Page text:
a year. In contrast, China graduates 280,000—more than the
rest of the world combined. And all of this is happening in a remarkably
short period of time. In 1998, China had around 830,000 students
studying in colleges. Today, it has more than 6 million, and the
quality of the education being produced by these colleges is very
good. It is no secret that China is rapidly moving in the direction of
becoming a first-rate power in science and high technology, and
some of its leading corporations, such as Huawei, are already there.
In areas like clean energy, China is already taking the lead.
President Barack Obama had intended to make solar and wind
power a major focus of U.S. investment in technology, but shortly
after China began focusing on the market, most of the production
had shifted to China.
China’s vision of its place in the world is also evolving fast.
Chinese companies that conquered China’s domestic market a
few years ago are now determined to go global and to compete
internationally with established Western multinationals. These
companies do not really have much choice. Pressure from price
wars and intense competition inside China, as well as from the
multinationals that gained access to China’s internal market when
China joined the World Trade Organization in 2001, is forcing
China’s major companies to expand internationally in order to
Western companies that find themselves increasingly challenged
by this new situation have the choice of competing head-on
or of forming new alliances with Chinese partners. A growing number
of these Western companies are being bought outright by
Chinese investors. Understanding China’s internal frame of reference,
what the Chinese are trying to do and why, is increasingly critical
to corporate survival.
While a flood of books have described the China phenomenon
from a Western point of view, hardly any have been written from
the perspective of how China sees the world and how this vision
relates to what is actually happening on the ground inside China.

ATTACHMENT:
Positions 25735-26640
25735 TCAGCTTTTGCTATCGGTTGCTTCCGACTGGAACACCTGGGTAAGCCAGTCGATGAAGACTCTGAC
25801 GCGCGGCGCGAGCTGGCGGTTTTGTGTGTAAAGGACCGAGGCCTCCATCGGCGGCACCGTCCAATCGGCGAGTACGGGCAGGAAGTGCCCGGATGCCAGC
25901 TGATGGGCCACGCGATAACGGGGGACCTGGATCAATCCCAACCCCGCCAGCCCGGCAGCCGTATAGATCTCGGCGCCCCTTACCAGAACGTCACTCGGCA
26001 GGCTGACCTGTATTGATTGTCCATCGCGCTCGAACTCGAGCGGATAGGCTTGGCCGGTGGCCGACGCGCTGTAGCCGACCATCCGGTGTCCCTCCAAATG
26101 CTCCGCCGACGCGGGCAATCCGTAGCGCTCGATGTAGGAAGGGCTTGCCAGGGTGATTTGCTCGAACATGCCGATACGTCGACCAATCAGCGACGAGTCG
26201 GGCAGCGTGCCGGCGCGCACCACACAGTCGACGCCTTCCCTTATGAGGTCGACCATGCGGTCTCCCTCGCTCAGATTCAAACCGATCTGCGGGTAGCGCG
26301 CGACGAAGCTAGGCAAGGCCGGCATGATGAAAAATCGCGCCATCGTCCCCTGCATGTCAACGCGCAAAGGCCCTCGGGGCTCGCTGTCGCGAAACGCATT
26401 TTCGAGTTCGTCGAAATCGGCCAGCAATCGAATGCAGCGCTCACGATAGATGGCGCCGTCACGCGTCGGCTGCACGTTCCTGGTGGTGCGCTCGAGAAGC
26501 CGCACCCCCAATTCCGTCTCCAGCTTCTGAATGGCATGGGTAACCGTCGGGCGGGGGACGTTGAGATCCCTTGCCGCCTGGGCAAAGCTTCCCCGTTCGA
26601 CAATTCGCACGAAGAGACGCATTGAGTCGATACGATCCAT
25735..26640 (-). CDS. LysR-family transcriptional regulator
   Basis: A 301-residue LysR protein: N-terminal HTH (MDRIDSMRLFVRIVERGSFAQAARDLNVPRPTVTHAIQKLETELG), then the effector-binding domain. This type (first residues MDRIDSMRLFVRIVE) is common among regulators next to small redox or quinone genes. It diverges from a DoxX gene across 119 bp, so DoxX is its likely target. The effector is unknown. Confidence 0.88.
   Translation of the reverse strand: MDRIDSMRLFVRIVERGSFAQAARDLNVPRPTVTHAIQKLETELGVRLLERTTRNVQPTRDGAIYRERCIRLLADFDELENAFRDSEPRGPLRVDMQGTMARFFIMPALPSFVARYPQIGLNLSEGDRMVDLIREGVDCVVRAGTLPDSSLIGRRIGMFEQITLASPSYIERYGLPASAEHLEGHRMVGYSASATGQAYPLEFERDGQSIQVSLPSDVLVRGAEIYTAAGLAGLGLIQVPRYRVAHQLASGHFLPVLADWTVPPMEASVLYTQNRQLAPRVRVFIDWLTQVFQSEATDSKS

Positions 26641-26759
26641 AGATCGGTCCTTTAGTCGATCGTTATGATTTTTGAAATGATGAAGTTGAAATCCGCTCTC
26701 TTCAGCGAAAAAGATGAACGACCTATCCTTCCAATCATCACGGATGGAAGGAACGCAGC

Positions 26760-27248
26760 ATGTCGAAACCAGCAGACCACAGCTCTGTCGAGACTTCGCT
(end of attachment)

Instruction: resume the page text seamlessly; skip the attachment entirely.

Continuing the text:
This book examines several of China’s top companies that are now
beginning to create a presence outside China. Each of these companies
is a dominant leader in a different segment of China’s economy,
whether it happens to be energy, electronics, low-cost
production, financial services, sophisticated industrial equipment,
or household appliances.
It is important for Western businesses to understand how and
why these companies function the way they do. China’s new
entrepreneurs—particularly the ones that have grown up in the
private sector following the Open Door Policy initiated by Deng
Xiaoping in the late 1970s—are playing by rules that are radically
different from the ones that Western corporations and multinationals
are used to.
While strategies in the West tend to resemble a chess game, in
which powerful pieces attack their target from various directions,
the strategy adopted by many of China’s new companies more
closely resembles the oriental game of Go. In Go, the target is surrounded
by pieces that have little strength as individuals but that
eventually work together to envelop and lethally submerge the target.
In Go, positioning and timing is everything. Mao Zedong used
a similar strategy to defeat the Nationalists in China’s civil war in
the 1940s. He referred to it as “occupy the countryside and surround
How the West responds to China’s emergence as an economic
power will have a crucial impact on both international business and
the current trend toward globalization. There is a natural tendency
in the United States to see Western purchases abroad as investments.
Yet when the Chinese try to secure reliable energy reserves or
to buy up foreign companies in order to get access to technology, it
is often treated as an invasion or a grab for power. But China today
is not a monolith, and it is very different from the communist
China of the 1950s and 1960s. The Chinese companies that are
emerging today as the most competitive are those that have managed
to survive in a harsh, free market environment, with little government
support to help them get started. Many Chinese admit
themselves that they still have a long way to go in terms of development,
but they are learning fast.
What makes these companies unique is their extreme readiness
to adapt to unforeseen situations, and in many cases to gamble
the entire company on a single strategic decision. While major
Western corporations have a tendency to diffuse responsibility by
turning to committees to set strategies and make crucial decisions,
the new Chinese entrepreneurs often act on instinct. The result is
that they often close the deal before an unsuspecting multinational
competitor can react. Few Western companies would be allowed to
take the kind of risks that many of China’s best entrepreneurs have
engaged in, yet to survive, many Western multinationals may need
to learn how to do just that in the future. This book explains why.